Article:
To a modern audience, narratives of child murder, kidnapping and molestation are nothing new. From the ongoing Jimmy Saville investigation, to the disappearance of Madeleine Mccann, to recent allegations of paedophile rings operating out of Westminster, our screens and newspapers are bombarded on an almost daily basis with all range of terrifying stories. And cinema is no exception to this rule.
Arguably one of the first and finest films to tackle such content is M, a German Drama film from the early 30’s, directed by Fritz Lang and starring Peter Lorre. Its lead story is about a young girl (Elsie Beckmann), who is kidnapped and killed by a child serial killer. The film’s subtext follows Berlin’s criminal underworld, and the efforts it goes to protect its identity and movements as an investigation unfolds.
It opens with the young girl in question innocently bouncing a ball down the street, unaware that a child murderer is lurking in the shadows and waiting to pounce. She is then approached by the imposing figure of Hans Beckert- introduced to us as a stooping silhouette cast against a ‘wanted’ poster- who whistles in his stride and offers to buy Elsie a balloon from a street vendor. Playing the role of Beckert, as child murderer, is the hugely influential, Peter Lorre.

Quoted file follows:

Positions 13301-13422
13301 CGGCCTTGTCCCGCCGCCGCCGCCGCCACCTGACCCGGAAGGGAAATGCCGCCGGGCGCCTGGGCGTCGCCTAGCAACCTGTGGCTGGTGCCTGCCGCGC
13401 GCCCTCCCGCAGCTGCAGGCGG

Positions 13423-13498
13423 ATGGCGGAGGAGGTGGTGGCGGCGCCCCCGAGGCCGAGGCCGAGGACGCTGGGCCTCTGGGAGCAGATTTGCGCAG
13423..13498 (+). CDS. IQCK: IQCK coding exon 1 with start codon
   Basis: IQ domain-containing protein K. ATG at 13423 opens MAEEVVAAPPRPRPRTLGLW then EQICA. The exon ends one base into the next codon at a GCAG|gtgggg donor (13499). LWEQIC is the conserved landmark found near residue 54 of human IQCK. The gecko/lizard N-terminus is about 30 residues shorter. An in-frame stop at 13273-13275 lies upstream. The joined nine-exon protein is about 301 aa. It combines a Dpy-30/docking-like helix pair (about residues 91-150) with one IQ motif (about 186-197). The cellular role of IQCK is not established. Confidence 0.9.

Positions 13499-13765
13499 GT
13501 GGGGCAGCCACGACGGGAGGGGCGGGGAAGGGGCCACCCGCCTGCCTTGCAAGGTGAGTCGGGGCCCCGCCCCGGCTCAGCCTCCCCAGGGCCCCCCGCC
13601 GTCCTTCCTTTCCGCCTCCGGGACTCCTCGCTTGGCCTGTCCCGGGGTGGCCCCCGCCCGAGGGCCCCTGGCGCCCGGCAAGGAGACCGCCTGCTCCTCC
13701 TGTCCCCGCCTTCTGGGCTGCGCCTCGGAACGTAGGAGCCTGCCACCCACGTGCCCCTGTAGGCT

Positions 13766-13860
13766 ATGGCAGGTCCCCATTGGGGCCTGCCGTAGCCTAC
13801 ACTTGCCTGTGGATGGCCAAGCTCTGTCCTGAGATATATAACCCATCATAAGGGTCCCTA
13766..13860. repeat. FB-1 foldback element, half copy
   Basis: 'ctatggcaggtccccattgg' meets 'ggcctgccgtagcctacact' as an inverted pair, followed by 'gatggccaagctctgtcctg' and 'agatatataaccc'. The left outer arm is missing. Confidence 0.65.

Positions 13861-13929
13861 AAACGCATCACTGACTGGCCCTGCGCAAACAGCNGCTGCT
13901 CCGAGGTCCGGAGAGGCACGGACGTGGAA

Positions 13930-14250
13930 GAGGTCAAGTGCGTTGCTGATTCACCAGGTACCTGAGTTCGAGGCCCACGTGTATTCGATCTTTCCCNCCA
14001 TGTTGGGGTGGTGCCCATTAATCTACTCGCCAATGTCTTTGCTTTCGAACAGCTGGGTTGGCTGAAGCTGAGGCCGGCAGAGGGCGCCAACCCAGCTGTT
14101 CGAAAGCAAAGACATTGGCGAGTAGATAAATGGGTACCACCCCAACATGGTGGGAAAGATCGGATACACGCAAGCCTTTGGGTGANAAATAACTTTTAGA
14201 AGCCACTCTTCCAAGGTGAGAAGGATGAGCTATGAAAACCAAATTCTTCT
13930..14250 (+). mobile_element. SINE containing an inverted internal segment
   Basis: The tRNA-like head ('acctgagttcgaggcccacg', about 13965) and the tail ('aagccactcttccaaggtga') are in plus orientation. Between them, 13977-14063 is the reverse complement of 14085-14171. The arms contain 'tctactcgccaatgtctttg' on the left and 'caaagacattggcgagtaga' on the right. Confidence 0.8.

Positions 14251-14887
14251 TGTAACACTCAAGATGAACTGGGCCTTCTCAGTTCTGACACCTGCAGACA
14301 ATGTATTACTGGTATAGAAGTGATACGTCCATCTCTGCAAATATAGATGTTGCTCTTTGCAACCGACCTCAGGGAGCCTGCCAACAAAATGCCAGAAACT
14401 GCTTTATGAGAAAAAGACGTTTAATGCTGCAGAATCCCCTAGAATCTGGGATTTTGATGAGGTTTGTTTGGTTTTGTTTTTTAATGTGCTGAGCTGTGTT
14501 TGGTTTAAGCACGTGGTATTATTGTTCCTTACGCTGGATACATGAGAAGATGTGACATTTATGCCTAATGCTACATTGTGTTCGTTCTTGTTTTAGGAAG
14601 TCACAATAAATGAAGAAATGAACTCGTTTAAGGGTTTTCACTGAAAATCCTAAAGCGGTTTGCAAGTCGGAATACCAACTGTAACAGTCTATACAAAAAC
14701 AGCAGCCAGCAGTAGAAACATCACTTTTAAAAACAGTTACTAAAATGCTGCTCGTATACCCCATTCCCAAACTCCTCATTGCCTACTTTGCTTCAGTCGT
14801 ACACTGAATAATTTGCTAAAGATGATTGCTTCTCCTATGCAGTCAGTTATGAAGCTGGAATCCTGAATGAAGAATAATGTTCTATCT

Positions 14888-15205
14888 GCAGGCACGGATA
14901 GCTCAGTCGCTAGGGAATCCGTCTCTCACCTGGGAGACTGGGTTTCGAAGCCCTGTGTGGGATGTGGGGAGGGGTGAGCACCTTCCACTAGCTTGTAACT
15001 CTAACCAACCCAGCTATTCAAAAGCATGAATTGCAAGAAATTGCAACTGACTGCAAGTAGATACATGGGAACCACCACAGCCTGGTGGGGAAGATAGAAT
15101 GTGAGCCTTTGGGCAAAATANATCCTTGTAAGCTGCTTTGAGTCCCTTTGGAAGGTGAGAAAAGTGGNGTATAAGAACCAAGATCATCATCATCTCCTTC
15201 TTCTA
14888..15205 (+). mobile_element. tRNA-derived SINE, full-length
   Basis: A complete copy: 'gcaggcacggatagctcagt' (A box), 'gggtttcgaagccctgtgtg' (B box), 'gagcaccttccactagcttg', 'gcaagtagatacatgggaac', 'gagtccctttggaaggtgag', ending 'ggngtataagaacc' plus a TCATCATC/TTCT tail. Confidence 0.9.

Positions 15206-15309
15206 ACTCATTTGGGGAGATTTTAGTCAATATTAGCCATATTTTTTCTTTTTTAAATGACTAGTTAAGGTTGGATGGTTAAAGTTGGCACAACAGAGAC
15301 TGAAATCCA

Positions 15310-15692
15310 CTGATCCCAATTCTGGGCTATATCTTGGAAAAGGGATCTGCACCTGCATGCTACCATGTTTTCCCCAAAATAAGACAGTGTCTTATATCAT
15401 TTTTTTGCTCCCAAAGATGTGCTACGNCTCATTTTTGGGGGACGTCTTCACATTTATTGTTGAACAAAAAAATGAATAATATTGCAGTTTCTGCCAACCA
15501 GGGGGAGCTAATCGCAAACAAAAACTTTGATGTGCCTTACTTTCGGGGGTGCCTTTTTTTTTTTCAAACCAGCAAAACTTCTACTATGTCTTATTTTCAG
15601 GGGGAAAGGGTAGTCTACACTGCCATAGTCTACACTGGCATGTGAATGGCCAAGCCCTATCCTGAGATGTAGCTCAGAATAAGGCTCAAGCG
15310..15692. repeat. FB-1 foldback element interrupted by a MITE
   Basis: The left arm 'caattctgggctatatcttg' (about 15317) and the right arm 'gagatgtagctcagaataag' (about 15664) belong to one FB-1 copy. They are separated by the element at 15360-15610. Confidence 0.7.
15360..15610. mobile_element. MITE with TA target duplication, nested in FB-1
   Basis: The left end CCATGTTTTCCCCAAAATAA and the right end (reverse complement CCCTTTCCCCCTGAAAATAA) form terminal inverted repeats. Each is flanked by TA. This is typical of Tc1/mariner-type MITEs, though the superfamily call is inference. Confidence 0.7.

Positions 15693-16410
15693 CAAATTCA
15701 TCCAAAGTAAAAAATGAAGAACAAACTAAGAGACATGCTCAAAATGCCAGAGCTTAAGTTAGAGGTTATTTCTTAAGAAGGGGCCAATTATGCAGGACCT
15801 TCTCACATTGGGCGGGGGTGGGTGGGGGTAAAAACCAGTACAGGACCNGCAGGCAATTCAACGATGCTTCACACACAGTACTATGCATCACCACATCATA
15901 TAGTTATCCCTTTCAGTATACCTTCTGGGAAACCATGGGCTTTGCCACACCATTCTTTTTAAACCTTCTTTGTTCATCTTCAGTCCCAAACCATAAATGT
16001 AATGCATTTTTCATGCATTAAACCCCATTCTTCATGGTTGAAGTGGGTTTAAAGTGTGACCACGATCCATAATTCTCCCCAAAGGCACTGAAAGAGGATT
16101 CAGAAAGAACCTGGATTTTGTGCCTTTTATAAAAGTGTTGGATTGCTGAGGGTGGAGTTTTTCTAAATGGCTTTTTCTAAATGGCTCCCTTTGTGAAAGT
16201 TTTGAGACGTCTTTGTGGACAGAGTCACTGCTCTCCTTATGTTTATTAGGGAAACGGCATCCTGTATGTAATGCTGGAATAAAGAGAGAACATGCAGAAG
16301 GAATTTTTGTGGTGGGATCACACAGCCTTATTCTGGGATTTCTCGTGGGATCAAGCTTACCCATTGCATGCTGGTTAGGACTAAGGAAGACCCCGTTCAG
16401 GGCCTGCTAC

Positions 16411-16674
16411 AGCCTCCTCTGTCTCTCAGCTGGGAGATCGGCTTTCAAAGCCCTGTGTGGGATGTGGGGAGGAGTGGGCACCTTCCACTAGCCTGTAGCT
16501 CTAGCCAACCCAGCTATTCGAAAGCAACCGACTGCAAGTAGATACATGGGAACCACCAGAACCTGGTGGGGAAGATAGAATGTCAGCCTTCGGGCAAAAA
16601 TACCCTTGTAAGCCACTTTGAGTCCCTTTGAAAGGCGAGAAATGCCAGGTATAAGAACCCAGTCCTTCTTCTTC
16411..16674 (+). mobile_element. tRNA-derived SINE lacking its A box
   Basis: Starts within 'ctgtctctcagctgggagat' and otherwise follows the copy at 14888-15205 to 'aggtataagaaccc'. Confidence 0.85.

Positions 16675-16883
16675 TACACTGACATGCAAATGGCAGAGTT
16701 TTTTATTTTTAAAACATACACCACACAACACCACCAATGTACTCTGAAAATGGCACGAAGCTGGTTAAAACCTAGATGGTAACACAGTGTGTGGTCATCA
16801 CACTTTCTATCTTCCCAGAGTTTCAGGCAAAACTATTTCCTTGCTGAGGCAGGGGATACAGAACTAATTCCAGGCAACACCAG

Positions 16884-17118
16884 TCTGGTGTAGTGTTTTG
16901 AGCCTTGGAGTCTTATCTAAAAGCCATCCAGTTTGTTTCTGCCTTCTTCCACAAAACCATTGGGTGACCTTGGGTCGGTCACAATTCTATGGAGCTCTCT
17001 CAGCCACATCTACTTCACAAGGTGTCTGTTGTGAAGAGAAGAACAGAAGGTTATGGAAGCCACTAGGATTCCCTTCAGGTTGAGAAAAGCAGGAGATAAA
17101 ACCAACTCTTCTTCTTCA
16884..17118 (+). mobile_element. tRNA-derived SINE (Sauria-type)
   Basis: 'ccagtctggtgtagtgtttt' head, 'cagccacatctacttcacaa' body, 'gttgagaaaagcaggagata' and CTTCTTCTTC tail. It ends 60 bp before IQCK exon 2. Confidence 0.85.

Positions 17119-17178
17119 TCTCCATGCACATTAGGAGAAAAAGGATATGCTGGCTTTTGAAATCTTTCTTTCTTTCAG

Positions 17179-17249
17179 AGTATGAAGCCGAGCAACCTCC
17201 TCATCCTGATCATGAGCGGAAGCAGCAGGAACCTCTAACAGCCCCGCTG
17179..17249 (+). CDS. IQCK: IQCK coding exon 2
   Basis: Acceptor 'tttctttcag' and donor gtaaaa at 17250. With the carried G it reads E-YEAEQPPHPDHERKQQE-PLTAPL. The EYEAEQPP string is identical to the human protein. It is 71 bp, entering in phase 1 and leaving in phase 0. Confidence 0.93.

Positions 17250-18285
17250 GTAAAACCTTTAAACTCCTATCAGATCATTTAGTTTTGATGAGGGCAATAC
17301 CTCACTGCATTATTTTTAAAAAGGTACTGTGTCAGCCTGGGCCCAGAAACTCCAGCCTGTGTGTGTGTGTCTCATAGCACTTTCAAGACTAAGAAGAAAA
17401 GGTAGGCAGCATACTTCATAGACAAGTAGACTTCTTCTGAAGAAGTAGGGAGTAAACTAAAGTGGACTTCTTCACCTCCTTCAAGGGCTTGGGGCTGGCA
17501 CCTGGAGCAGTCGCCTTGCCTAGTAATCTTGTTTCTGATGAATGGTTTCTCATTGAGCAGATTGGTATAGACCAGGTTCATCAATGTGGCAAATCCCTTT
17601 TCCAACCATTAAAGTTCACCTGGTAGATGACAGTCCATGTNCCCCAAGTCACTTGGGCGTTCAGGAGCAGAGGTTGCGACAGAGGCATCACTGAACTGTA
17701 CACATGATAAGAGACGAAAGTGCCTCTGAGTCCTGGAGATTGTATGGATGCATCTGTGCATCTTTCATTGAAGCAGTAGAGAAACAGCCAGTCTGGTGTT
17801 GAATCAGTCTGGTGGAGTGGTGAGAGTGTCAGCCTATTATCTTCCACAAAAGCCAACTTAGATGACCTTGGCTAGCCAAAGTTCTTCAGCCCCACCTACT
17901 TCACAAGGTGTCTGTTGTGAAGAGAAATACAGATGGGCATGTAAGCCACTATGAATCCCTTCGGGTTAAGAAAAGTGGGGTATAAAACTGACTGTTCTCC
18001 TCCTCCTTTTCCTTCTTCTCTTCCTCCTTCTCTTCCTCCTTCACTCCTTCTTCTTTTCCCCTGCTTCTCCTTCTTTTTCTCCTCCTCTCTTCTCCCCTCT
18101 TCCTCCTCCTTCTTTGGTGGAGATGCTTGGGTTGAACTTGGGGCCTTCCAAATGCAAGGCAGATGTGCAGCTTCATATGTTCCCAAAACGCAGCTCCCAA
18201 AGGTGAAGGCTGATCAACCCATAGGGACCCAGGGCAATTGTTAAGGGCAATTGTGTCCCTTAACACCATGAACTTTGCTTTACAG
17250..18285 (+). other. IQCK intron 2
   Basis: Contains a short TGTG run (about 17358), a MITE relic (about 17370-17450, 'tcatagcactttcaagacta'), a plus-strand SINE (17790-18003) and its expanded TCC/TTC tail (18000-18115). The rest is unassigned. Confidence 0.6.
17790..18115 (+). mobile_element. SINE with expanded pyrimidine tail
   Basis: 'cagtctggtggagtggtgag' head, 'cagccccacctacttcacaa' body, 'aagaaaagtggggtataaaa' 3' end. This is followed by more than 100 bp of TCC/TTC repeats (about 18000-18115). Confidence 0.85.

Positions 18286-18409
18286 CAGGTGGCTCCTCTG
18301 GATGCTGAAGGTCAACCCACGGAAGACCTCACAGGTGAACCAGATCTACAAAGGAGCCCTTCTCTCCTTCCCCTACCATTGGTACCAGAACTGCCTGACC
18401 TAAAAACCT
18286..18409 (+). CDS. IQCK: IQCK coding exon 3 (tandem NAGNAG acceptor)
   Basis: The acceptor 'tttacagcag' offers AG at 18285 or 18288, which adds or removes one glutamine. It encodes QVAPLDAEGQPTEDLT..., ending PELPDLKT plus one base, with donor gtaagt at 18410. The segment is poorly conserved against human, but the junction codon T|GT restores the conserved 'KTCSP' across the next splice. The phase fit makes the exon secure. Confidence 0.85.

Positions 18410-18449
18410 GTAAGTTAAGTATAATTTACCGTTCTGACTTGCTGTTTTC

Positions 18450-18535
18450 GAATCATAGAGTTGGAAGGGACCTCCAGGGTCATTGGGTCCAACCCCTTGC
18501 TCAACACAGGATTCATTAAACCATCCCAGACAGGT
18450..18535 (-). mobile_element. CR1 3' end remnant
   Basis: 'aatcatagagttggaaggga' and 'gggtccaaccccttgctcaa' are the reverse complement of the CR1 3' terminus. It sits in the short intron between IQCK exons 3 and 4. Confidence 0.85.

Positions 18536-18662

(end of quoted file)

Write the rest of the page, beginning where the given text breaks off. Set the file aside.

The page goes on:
A featured player in Hollywood crime and mystery films, Lorre has made appearances in giants like The Maltese Falcon (1941) and Casablanca (1942), where he’s invariably been type casted as a dangerous foreigner or sinister criminal. Noted for his bulging eyes, high pitched voice and expressive acting, he’s proved a great inspiration to comedians and cartoonists alike, and even served as the caricature face to a number of Warner Bros cartoons down the years. In M we witness Lorre at his most menacing, as he prowls the streets, desperate not to be caught, but all to willing to give in to his murderous impulses.
In the wake of Elsie’s disappearance, Beckert sends in a letter in to a local newspaper expressing anger about his crimes, which in turn leads to a full blown investigation coming under way. As the police work round the clock to apprehend him, local underground crime heads worry that their affairs will be meddled in and decide to carry out their own investigation. As the police analyse fingerprints and handwriting, dig around in bushes and summon identification cards, the city’s mob bosses employ beggars as watchman to the streets. Although operating on opposite sides of the law, both the police and the mob are united in their totalitarian efforts to key the city under lock and key- for the mob, “every square foot [of the local area] must be watched..From now one no child takes a step forward without being warned”, while for the police, a search must be carried out on “any house, apartment or backyard”.
Supporting the long drawn out investigation is some excellent slow and contemplative camerawork, which hovers over the city from a birds eye view and patiently pans potential evidence that is brought in and laid out for scrutinising. Aerial shots of the city too help to create a pervasive sense of chaos as members of the public are shipped in for questioning on the back of trucks by police who show little faith in their innocence or reliability as eyewitnesses.